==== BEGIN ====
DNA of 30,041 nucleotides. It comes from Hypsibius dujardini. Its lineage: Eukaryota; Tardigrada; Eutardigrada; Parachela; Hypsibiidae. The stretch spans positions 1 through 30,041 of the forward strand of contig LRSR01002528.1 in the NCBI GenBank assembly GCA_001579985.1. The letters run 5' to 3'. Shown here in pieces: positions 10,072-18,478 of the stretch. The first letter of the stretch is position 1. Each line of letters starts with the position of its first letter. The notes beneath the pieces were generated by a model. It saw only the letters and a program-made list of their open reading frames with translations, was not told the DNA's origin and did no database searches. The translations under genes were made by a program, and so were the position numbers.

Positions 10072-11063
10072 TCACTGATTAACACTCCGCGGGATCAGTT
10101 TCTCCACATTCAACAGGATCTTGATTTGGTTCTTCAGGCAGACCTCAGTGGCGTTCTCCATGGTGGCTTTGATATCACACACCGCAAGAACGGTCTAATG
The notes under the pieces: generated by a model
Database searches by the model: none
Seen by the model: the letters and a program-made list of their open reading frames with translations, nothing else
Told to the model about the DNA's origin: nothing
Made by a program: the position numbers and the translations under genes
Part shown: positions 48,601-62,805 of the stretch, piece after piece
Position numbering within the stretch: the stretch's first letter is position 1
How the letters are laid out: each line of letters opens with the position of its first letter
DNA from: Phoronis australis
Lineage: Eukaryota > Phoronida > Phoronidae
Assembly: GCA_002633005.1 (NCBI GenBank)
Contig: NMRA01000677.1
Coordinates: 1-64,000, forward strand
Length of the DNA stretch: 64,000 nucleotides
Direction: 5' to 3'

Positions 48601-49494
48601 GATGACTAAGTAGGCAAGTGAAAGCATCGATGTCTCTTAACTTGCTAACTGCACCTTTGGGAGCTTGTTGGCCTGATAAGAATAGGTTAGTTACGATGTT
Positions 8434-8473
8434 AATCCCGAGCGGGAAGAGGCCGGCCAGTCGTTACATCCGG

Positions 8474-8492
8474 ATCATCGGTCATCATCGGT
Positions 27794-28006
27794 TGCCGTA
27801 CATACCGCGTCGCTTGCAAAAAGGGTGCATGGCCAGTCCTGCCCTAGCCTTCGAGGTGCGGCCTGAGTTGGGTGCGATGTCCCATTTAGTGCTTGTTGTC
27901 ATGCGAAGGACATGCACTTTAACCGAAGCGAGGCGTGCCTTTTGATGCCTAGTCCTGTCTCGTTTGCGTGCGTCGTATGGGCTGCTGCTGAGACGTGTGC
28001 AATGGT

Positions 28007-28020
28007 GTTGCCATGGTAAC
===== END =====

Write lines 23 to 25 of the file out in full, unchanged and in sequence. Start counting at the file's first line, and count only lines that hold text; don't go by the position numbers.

8434 AATCCCGAGCGGGAAGAGGCCGGCCAGTCGTTACATCCGG

Positions 8474-8492
8474 ATCATCGGTCATCATCGGT